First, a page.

Calendar Date: April 23, 2018
& Associates, LLC, New Hartford (Mo Athari of counsel),
Williamson, Clune & Stevens, Ithaca (Allan C. VanDeMark
of counsel), for Mark Williams and another, respondents.
Seamans Cherin & Mellott, LLC, White Plains (Michael J.
Burke of counsel), for J. Peter McPartlon, respondent.
J. Cochi, Utica, for Roger A. Ploof, respondent.
Bailey, Johnson, DeLeonardis & Peck, PC, Albany (Syma S.
Azam of counsel), for Polly N. Rutnik, respondent.
Barclay Damon LLP, Syracuse (Jonathan H. Bard of counsel),
for Daniel W. Bowlin and another, respondents.
Before: McCarthy, J.P., Egan Jr., Aarons, Rumsey and
MEMORANDUM AND ORDER
from an order of the Supreme Court (Ferreira, J.), entered
September 6, 2017 in Albany County, which, among other
things, granted defendants' motions for summary judgment
dismissing the complaint.
commenced this action in December 2014, when he was 24 years
old, seeking money damages for injuries purportedly resulting
from lead poisoning that occurred when he was a child living
at properties owned by defendants. As relevant here, after
joinder of issue and some discovery, defendants separately
moved for summary judgment, claiming that the action was not
timely commenced pursuant to the relevant statute of
limitations. Plaintiff opposed the motions, asserting that
the action was timely under CPLR 214-c (2). Supreme Court
granted defendants' motions, dismissing the complaint as
time-barred, and plaintiff now appeals.
to recover damages for a personal injury generally have a
three-year statute of limitations that begins to run on the
date of the injury (see CPLR 214 ; Snyder v
Town Insulation, 81 N.Y.2d 429, 432-433 ).
However, where, as here, the personal injury claim is
premised upon damages "caused by the latent effects of
exposure to any substance or combination of substances, in
any form, upon or within the body or upon or within property,
" the three-year statute of limitations runs "from
the date of discovery of the injury by the plaintiff or from
the date when through the exercise of reasonable diligence
such injury should have been discovered by the plaintiff,
whichever is earlier" (CPLR 214-c ; accord
Caronia v Philip Morris USA, Inc., 22 N.Y.3d 439, 448
; Vasilatos v Dzamba, 148 A.D.3d 1275,
1276-1277 ). As the Court of Appeals has held,
"when the Legislature used the phrase 'discovery of
the injury' it meant discovery of the physical condition
and not... the more complex concept of discovery of both the
condition and the nonorganic etiology of that condition"
(Matter of New York County DES Litig., 89 N.Y.2d
506, 514 ; see Vasilatos v Dzamba, 148 A.D.3d
defendants bore "the initial burden of establishing
prima facie that the time... to sue [had] expired, and thus
[were] required to establish, [among of things, ] when the
plaintiff's cause of action accrued" (Larkin v
Rochester Hous. Auth., 81 A.D.3d 1354, 1355 
[internal quotation marks and citations omitted]). To that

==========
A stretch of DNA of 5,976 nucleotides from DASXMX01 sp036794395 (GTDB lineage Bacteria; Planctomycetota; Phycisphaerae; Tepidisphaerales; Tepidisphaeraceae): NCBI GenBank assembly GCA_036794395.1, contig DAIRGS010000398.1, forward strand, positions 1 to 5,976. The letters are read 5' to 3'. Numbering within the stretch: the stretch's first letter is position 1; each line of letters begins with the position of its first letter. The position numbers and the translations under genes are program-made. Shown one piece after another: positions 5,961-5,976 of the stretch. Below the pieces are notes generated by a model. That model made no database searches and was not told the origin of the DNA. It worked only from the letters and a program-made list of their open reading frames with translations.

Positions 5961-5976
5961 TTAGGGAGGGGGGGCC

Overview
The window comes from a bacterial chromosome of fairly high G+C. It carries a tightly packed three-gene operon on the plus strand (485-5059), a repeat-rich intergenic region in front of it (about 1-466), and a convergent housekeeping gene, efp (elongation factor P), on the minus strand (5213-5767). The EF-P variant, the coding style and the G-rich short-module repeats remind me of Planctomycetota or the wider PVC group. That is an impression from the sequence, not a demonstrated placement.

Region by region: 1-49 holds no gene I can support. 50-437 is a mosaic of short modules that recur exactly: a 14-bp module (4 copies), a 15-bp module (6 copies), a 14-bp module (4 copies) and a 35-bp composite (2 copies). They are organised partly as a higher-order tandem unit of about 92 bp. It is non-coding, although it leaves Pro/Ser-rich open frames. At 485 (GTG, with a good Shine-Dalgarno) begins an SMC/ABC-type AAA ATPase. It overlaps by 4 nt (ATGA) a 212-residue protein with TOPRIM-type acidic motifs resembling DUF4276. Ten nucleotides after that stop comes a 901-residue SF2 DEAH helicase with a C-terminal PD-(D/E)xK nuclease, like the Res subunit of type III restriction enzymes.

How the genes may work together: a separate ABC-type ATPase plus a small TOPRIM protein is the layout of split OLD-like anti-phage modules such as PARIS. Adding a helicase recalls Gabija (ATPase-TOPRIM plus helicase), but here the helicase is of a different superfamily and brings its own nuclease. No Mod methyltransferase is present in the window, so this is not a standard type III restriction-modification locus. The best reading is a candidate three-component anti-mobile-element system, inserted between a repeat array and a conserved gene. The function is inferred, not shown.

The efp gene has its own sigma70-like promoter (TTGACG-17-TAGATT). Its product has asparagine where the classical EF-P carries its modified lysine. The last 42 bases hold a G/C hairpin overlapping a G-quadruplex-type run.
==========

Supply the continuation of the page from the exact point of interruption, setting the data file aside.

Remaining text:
end, defendants offered ample proof, including deposition
testimony of plaintiff and his mother and various medical
records, all of which demonstrated that plaintiff was exposed
to lead as a child. Notably, according to one record,
plaintiff was diagnosed with lead poisoning when he was three
years old. Another record shows that plaintiff's elevated
blood lead level was first recorded in 1992, when he was two
years old, and ongoing follow-up testing showed that his
blood lead level remained elevated through 1996 (see
Public Health Law § 1370 ). Plaintiff himself
testified that he recalled removing paint chips from the
walls and placing them in his mouth many times. Additionally,
the bill of particulars articulates a legion of cognitive
deficits. Plaintiff testified that the symptoms of these
deficits were manifest since childhood and that he always had
been late to everything, suffered from headaches and
sleeplessness, received extra help but still struggled with
school work, had poor impulse control as a teenager and
performed dismally during his one year in community college.
that defendants' submissions "were sufficient to
demonstrate that plaintiff was cognizant of [his] claimed
injuries, or, at a minimum, reasonably should have been, such
that the action is barred by the statute of limitations"
(Vasilatos v Dzamba, 148 A.D.3d at 1278). Here, if
we accept that lead was the causative harmful substance,
plaintiff has been aware of his injuries since early
childhood, when they were first evident, and then as they
continued throughout his school years and to the present day.
Plaintiff argues that the statute of limitations did not
commence until July 2013 when, after receiving a solicitation
letter from his attorney, he became aware of his exposure to
lead as a young child. This argument is without merit as
"the statute runs from the date the condition or symptom
is discovered or reasonably should have been discovered, not
the discovery of the specific cause of the condition or
symptom" (id.; see Matter of ...